The goblins of Kuramen are a bit of an odd species compared to 'normal' fantasy goblins in a lot of ways. They're direct descendants of the dwarves, but where dwarves are cautious, stolid, and change as slowly as the stone, goblins are impulsive, curious, and prone to doing things just to see what happens. They tend to have an overall higher fatality rate than their parent race, but they also breed more quickly. Dwarves tend to prefer areas of long-term stability; goblins, on the other hand, have found humans to be to their liking and can be found dwelling in larger cities alongside them. Go to Comment
Ouro had a magic system? I must've missed seeing it; I've mostly only read the piecemeal bits thrown up by Random Submissions, to be honest, but they inspired the flavor of thaumatechnology as a whole; the steampunk-gone-horribly-wrong feel was drawn off of that, what I've read of China Mieville's books, and a great deal of gibbering in the small hours after Siren shot my sanity. Go to Comment
I like this idea; it could easily be of us to all manner of sages, scholars, and the like, and in a cosmopolitan world I could easily see these becoming widespread if they aren't too hard to manufacture. I can also see more advanced versions, capable of doing the 'Babelfish' routine - translating between multiple languages in different directions - and possibly made as sets of reading glasses, turning up eventually.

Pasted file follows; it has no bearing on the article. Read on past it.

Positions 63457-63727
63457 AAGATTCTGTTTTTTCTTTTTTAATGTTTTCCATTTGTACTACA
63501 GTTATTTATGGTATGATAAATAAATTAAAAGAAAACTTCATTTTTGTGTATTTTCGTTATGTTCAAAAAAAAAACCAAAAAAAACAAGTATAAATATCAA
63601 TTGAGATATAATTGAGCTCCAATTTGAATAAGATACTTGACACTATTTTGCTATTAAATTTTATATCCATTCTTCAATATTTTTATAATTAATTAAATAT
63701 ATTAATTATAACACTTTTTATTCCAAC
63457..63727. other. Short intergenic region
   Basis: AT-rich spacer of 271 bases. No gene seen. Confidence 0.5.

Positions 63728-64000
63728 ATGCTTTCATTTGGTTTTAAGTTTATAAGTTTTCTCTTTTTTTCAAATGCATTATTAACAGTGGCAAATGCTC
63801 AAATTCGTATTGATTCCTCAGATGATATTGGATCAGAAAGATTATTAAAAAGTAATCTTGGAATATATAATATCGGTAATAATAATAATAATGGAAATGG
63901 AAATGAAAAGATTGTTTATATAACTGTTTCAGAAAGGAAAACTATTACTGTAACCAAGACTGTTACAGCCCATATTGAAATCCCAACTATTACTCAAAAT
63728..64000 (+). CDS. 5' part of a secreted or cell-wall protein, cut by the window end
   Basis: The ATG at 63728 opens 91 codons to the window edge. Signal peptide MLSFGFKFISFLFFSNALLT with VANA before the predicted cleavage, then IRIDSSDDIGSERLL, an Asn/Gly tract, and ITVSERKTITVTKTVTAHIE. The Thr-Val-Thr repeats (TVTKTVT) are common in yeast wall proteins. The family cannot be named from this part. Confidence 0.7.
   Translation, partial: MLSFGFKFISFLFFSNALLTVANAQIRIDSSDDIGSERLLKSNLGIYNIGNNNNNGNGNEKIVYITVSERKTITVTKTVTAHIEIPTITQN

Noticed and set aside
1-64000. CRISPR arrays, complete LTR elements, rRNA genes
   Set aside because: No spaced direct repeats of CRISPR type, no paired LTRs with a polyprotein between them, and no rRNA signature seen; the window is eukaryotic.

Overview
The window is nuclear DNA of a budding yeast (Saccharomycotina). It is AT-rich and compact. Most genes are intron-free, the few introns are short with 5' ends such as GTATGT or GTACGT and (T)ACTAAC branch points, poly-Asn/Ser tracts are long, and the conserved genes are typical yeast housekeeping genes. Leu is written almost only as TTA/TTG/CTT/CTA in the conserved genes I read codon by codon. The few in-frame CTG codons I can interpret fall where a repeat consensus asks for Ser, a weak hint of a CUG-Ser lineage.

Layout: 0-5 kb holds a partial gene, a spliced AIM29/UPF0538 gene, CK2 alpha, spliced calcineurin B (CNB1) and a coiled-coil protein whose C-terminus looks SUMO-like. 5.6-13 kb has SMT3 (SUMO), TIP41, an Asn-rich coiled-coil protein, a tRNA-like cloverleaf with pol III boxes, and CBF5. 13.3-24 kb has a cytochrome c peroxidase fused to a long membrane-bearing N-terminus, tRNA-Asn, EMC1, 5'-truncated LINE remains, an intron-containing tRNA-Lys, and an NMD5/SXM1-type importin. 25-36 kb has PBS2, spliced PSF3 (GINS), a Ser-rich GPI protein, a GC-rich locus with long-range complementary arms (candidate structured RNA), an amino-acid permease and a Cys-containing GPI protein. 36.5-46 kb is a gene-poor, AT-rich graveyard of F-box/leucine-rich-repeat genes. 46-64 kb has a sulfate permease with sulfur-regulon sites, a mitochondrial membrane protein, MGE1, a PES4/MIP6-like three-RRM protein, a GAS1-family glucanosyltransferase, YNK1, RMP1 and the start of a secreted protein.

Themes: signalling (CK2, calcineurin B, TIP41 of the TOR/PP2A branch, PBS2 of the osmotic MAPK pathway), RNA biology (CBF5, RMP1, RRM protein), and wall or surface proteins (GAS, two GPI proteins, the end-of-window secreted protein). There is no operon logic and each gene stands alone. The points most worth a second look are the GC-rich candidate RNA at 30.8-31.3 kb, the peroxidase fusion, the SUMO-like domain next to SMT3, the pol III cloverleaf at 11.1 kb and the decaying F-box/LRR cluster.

Also, to expand on Manfred's idea, I can see this being an item where the creator needs to known the written forms of the languages in question, and I can see cheap knockoffs that sometimes provide the same kind of inaccurate translation as Babelfish, leading to some rather spectacular misunderstandings and/or the belief that the writers of the language in question were 'barbarians' who could put words together sensibly. Go to Comment
In 1500 B.C. in Egypt a shaved head was considered the ultimate in feminine beauty. Egyptian women removed every hair from their heads with special gold tweezers and polished their scalps to a high sheen with buffing cloths.